“We have not wings, we cannot soar; But we have feet to scale and climb By slow degrees, by more and more, The cloudy summits of our time.”
For the second time in my life I have committed to wearing contacts. I say second time, because about ten years ago I attempted this feat to no avail. My combined lack of patience and long eye lashes proved too great at the time.
My eyesight has gotten progressively worse over the years which inevitably led to my return. When I returned to the eye doctor’s and announced that I was back to give contacts another shot, all of the well-intentioned employees grimaced despite their best efforts to remain stoic. After all, I was the high school student who came in for contacts and spent the ENTIRE day just trying to get them in and out… once.
After the usual eye exam, it was go time! They gave me a pair of contacts, solution, a desk, a light and I was on my way. To no surprise to myself, and I imagine all of the fine employees, I met with little success. My emotional response coupled with their reactions proved a great teachable moment: Perhaps my greatest ability is to persist.
No matter how bad it looks, or how easy it is for others, I will doggedly push on until I get where I want to go. I may have to work twice as hard or twice as long as my counterparts, but given enough time I will reach my aim.
The employees at the eye doctors overwhelmed me with two things: their kindness and lack of patience. They offered sweet, encouraging guidance as I repeatedly failed in my attempts. After thirty minutes or so they started making comments like “Contacts aren’t for everyone.“, and “You know, I think you’d really like glasses better.”
And this life lesson was well worth the $30 copay.
Their reactions to my fallacy, had I been a more socially dependent creature, could have led me to believe that I was not capable of such things, or that I was “bad” at putting in contacts. They were so quick to write me off, and so rigid in thinking, that I wondered in what other areas of their lives did they act as such. I imagine many.
From my perspective, I felt the sympathy that lined their words of encouragement was unnecessary. It seemed that these empathetic individuals tried to soothe me of the frustrations they themselves would have felt in such a moment. But I experienced no such frustrations.
The modern day philosophers of success such as Malcolm Gladwell and Alain de Botton taught me long ago that cultivating technical skill is not a matter of black and white or good and bad. It is a continuous growth process in proficiency.
All mastery is simply a matter of accumulating massive amounts of conscious hours in a particular skill.
How could I possibly expect to be proficient in putting contacts in if I have no practice doing so? Not only did I experience no frustration as my flailing attempts were met with no success, but I actually felt great joy being so amidst in the learning process.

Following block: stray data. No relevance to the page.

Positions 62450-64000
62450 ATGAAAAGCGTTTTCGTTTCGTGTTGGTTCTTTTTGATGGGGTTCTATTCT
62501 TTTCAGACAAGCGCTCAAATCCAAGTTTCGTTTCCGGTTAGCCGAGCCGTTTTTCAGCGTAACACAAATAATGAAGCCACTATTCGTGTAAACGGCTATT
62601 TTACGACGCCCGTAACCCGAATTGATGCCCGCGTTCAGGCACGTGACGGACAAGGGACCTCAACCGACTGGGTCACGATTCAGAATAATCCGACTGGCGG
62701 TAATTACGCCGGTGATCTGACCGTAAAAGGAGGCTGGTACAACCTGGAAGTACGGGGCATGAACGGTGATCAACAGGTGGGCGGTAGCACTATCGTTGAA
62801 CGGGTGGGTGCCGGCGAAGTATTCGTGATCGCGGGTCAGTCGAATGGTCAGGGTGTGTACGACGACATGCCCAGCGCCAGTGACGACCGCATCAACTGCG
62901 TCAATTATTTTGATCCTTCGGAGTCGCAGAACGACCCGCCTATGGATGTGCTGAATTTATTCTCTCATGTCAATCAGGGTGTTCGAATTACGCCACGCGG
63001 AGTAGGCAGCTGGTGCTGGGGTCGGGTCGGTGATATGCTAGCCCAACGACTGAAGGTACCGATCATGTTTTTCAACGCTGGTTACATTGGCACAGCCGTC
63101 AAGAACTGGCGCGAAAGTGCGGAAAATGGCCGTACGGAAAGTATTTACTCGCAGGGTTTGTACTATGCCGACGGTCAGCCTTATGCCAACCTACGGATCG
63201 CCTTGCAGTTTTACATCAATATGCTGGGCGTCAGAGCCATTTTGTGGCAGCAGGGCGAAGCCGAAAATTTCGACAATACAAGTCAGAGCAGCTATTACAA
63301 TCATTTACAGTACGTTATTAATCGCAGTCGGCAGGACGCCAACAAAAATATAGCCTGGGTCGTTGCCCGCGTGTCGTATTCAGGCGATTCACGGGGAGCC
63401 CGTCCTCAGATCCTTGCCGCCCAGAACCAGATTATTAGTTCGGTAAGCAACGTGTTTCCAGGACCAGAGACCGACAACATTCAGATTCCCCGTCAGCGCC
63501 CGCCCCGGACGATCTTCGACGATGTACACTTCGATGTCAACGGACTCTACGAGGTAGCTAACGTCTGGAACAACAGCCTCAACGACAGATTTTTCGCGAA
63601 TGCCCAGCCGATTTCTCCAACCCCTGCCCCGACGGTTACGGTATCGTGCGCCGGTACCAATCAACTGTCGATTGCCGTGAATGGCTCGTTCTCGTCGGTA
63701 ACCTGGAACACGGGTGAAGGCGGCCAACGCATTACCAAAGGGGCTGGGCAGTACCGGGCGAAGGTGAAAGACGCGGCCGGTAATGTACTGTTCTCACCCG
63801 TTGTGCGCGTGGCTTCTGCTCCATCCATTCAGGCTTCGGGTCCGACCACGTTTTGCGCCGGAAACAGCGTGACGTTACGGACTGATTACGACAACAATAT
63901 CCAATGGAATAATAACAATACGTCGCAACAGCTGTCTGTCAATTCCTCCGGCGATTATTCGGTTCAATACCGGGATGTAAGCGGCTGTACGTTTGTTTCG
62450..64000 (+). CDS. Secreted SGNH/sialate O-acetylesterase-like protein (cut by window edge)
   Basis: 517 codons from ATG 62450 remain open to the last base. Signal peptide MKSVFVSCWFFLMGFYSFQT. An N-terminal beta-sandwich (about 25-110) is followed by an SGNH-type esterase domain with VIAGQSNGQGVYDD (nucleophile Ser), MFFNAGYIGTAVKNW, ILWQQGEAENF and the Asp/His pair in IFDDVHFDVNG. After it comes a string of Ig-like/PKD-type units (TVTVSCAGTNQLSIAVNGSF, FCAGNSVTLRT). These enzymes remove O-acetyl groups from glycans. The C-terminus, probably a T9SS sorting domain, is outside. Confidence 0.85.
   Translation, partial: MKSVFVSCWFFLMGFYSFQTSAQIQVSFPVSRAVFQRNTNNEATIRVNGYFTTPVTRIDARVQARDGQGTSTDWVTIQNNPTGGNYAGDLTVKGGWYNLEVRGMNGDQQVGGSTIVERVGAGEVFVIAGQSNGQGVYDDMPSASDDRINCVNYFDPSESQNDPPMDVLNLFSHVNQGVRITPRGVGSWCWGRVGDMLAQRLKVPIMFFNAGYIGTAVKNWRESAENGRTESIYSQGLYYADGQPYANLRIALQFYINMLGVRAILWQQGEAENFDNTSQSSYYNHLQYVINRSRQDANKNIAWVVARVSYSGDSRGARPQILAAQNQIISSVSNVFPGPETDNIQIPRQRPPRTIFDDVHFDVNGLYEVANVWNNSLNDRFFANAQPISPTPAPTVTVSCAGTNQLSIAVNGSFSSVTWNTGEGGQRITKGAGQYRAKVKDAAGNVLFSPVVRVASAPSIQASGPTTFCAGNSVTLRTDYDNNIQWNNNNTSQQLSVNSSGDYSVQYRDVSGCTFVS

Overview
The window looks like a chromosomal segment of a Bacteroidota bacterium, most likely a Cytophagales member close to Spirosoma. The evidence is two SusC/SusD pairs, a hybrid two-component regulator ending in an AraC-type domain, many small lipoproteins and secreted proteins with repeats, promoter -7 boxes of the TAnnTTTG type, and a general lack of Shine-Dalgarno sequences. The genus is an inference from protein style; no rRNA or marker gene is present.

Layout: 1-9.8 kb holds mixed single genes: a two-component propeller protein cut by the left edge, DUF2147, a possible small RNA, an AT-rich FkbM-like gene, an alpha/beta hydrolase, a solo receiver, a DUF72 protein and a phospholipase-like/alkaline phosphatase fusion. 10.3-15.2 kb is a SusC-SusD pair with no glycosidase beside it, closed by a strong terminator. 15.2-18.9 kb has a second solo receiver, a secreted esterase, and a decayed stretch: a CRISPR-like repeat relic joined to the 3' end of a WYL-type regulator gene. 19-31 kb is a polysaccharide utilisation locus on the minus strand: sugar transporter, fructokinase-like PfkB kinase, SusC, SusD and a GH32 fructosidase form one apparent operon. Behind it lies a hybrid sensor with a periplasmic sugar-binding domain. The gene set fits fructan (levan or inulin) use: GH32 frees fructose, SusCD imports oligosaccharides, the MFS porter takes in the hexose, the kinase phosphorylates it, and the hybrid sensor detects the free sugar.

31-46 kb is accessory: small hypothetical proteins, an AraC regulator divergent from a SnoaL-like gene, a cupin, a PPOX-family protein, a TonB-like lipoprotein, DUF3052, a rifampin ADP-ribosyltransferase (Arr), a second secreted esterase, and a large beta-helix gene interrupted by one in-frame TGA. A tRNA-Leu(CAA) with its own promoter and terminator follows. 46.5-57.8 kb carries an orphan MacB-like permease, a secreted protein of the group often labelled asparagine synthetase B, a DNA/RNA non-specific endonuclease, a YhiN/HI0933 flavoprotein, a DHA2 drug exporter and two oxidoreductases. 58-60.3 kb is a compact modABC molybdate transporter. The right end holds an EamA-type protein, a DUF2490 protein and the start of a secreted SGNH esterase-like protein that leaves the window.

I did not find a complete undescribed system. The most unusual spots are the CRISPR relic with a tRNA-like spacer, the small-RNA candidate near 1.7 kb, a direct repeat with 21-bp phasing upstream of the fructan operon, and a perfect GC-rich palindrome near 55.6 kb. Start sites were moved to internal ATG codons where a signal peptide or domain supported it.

After a countless string of failed attempts, irritated eyes and hours hence, I finally got the contacts in. I guess every man has his Everest, no matter how small.
This day proved to be a microcosm of the mastery process.
Spark Your Growth
Lessons learned from the eye doctor:
We must always remember that acquiring a skill takes a great amount of time. Mastery cannot occur without great patience and a firm resolve. Others will try to sway you off your path. Do not mistake their impatience and lack of faith for your own. Achieving our dreams is actually very simple:
Continue on until you get to where you want to go. If you do not stop, nothing can stop you.
This whole concept of mastery is quite simplistic. To become great at anything you have to consciously perform that task for an inordinate amount of time. It is believed that great proficiency in any cognitively complex task can take up to 10,000 hours of deliberate practice. This averages out to about 3 hours a day, every day for ten years.
So I propose a new mindset when we label ourselves and others as “good” or “bad” at a particular skill. Instead of using concrete terms, lets simply label our progress relative to where we are on the continuum of hours performing that task. If we are proficient that means we have spent a great deal of time practicing that particular skill. If we lack proficiency, we are not “bad”. We simply have not accumulated enough hours of practice to be proficient.
Remove limiting terms when describing yours or others' abilities. Embrace the learning process, and continue to acquire the hours of practice mastery takes.